A common held belief is that income influences a person’s inclination to eat fast food: the lower the income level the greater the inclination to make unhealthy choices, hence the higher rates of obesity.
Dr. Patricia Smith, an economics professor at the University of Michigan, and Ohio State labor professor Dr. Jay Zagorsky, took a deep dive into the numbers and found income level isn’t the determining factor. “Wealth and income didn’t have that big of an impact on eating fast food, but whether you were working and the number of hours worked did, so it’s convenience that drives a lot of our demand for fast food,” Dr. Smith tells KTRH News.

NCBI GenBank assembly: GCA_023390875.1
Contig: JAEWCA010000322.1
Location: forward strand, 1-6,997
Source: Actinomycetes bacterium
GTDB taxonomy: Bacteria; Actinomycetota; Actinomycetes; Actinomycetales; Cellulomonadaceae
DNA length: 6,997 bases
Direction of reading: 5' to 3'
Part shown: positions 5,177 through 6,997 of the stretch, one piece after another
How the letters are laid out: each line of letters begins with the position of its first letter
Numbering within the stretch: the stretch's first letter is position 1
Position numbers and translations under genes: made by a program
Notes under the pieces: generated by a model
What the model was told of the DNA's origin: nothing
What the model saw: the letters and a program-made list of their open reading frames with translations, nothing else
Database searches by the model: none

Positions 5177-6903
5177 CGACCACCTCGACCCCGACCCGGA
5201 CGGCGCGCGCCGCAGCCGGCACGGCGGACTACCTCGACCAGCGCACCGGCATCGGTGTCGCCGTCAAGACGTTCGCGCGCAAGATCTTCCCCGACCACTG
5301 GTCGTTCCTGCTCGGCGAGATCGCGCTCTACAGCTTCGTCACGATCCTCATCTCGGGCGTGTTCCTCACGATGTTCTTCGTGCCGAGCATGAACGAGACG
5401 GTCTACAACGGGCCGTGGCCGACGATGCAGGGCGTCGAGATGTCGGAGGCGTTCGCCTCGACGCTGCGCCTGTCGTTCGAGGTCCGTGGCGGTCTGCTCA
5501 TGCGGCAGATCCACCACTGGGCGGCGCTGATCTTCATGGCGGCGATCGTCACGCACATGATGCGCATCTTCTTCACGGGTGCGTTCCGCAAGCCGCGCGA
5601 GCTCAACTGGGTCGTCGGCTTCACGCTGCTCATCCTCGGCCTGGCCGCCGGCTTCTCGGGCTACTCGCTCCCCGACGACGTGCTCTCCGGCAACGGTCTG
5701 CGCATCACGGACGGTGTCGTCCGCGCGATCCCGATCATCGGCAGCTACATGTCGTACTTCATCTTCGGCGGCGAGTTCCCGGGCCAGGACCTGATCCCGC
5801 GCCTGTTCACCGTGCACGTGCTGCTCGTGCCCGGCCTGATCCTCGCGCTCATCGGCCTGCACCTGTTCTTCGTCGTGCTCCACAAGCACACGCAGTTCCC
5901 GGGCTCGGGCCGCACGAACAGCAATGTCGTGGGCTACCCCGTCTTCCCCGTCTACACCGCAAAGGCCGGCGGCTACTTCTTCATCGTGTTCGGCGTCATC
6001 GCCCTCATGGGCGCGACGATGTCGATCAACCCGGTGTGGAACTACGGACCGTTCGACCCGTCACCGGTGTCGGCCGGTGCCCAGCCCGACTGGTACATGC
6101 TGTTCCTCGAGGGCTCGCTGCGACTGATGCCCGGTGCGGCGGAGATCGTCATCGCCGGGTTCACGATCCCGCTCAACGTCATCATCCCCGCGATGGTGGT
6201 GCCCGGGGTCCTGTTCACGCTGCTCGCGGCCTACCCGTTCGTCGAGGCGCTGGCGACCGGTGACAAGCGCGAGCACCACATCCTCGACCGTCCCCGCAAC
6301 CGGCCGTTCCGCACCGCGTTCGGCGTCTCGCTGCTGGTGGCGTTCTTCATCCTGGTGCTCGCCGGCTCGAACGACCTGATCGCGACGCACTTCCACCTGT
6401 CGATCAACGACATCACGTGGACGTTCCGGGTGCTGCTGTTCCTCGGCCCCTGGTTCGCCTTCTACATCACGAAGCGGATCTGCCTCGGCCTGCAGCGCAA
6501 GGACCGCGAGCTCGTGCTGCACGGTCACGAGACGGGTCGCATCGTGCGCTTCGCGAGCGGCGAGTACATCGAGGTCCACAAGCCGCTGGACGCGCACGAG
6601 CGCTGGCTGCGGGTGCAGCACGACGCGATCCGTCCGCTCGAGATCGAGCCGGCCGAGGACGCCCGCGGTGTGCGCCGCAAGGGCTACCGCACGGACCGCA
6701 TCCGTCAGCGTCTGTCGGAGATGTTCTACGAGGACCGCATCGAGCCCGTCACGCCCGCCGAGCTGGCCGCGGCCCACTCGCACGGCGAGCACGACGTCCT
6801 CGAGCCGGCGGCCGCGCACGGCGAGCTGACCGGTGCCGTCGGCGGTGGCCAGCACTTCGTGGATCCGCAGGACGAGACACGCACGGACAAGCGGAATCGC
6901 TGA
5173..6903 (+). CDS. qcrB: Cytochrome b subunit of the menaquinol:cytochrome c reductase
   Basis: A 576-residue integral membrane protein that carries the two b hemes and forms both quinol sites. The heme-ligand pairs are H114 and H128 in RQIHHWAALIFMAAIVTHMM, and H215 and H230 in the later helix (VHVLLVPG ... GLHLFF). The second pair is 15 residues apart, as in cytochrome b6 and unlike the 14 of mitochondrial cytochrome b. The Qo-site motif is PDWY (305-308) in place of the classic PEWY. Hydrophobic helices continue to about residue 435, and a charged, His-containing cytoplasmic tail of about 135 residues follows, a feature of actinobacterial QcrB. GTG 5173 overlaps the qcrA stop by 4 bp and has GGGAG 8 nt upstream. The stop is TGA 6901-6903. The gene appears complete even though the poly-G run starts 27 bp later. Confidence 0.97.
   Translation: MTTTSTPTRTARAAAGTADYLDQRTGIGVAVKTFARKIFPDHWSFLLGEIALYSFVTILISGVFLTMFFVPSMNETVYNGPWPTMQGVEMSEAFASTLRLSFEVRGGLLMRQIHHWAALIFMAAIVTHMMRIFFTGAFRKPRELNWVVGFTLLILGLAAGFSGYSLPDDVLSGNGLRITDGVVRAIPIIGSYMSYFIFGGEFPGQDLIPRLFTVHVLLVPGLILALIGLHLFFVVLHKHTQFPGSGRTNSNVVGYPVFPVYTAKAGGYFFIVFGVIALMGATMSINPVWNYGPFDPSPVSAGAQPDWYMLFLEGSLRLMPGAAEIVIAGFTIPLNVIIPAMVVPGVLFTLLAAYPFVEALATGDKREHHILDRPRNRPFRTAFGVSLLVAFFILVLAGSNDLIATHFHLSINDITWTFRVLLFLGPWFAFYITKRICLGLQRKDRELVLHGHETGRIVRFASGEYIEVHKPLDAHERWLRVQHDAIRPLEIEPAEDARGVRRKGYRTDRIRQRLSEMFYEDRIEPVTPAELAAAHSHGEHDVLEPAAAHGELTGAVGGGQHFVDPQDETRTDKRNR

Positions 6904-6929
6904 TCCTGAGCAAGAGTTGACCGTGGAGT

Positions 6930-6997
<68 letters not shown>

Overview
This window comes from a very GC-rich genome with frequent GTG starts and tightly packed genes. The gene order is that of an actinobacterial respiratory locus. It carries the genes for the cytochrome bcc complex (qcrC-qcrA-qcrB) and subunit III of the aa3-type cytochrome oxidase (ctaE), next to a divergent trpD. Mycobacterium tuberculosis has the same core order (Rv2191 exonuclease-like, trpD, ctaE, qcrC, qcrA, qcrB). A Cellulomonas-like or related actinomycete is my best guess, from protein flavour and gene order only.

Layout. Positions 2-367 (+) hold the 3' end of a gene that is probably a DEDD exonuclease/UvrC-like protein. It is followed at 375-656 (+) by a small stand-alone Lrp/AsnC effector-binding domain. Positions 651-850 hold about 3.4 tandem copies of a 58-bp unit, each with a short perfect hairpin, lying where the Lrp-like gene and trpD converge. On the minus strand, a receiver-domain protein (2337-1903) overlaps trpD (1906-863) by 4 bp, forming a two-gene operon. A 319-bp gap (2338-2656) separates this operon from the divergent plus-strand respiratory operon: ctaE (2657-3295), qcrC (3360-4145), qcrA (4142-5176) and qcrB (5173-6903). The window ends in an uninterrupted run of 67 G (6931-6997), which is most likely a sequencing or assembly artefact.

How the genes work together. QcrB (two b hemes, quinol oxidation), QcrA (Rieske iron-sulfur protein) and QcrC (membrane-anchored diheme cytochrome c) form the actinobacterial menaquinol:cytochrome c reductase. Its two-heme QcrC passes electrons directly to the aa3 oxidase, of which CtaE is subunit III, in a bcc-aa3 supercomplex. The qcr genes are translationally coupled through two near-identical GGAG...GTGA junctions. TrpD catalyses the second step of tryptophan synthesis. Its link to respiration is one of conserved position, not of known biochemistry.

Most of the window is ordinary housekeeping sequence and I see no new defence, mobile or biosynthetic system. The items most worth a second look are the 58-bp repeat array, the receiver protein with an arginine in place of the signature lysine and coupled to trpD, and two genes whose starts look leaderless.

And that begs the question. Who does visit McDonalds the most?
“We don’t find that big of difference between fast food consumption between rich, poor and the middle class, but what difference we do see is that in the middle income and wealth ranges, they’re eating fast food more frequently,” says Dr. Smith.